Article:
feminist news round-up 26.12.11
tunisian association of democratic women wins simone de beauvoir prize
The 2011 Simone de Beauvoir Prize for Women’s Freedom, an award given to advocates of women’s rights across the globe, was awarded to the Tunisian Association of Democratic Women (ATFD) on Saturday. According to a statement from the prize organisers, the AFTD ‘was recognised for their accomplishments in the realm of feminist activism…given their important role during the Tunisian Revolution in defending women’s rights and freedoms.’ These women have been pushing for greater women’s rights in Tunisia and were instrumental in the protest movement that threw out the former government earlier in the year. You can read more here.
feminist artists awarded grants
In similar news, the Kentucky Foundation for Women has awarded 10 Artist Enrichment Grants totalling more than US$24,000 to ‘Central Kentucky feminist artists and art organisations committed to creating positive social change throughout the state.’ The grants provide opportunities for these artists to develop their skills. You can read more here.
cairo: thousands of women protest over beatings
Thousands of women hit the streets of Cairo to call for an end to military rule in what may have been the biggest women’s demonstration in Egypt’s history. They were expressing anger over images of soldiers beating, stripping and kicking a female demonstrator on the pavement in Tahir Square. The protest inevitably led to a public apology from the ruling military council. How’s that for Girl Power? Read more here.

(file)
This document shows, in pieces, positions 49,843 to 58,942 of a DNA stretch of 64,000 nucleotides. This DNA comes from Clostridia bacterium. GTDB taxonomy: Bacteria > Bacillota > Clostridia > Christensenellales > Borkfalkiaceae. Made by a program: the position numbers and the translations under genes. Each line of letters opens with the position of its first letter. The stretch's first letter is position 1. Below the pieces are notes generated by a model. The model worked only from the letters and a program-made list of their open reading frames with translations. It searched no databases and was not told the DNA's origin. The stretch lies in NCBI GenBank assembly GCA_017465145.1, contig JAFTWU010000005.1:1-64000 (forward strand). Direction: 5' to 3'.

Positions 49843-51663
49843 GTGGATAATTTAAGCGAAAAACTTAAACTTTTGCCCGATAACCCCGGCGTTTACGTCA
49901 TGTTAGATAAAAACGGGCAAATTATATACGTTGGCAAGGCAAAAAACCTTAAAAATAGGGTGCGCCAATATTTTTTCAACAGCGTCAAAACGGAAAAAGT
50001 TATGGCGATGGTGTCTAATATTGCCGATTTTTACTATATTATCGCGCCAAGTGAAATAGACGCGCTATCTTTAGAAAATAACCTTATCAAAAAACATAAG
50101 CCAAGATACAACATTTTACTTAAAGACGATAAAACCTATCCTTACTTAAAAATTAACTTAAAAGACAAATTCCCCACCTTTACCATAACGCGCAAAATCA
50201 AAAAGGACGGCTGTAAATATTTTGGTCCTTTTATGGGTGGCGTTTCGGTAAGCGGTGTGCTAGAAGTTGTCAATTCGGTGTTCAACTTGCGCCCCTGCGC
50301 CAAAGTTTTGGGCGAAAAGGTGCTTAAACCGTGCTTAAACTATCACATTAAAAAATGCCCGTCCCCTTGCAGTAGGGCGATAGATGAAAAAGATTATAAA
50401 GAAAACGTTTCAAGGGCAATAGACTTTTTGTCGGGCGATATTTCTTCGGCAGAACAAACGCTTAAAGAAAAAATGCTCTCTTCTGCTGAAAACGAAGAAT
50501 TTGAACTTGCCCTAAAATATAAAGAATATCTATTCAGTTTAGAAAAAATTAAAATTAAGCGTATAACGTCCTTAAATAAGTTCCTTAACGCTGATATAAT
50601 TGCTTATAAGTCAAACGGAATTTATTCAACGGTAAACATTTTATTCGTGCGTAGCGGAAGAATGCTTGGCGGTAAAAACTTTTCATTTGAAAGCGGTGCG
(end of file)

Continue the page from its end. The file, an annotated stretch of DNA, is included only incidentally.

australian woman detained in Belarus protest
A Melbourne woman has reportedly been arrested by the KGB and detained during a feminist protest against Belarusian president Alexander Lukashenko, on the streets of Minsk. Melburnian filmmaker Kitty Green, 27, was among the three topless female protestors abducted, beaten and left naked in the forest by security officers. You can read more here.
female friendly to expand and go public
Female Friendly, an Adelaide-based accreditation program that audits and accredits companies that have a commitment to providing good service to women, is expanding to the US and New Zealand as it prepares to become a public company. (Read about it here.) According to the company’s online About statement, ‘We find businesses used and recommended by women, it’s like word of mouth, then we take it one step further. Every business on our directory has successfully achieved their Female Friendly Accreditation by meeting our criteria so you can feel confident and secure you will received quality customer service with our members.’
But as one lip magazine reader pointed out: ‘Shouldn’t commitment to providing good service to women be a given?’
Fair point, we say. What do you think?
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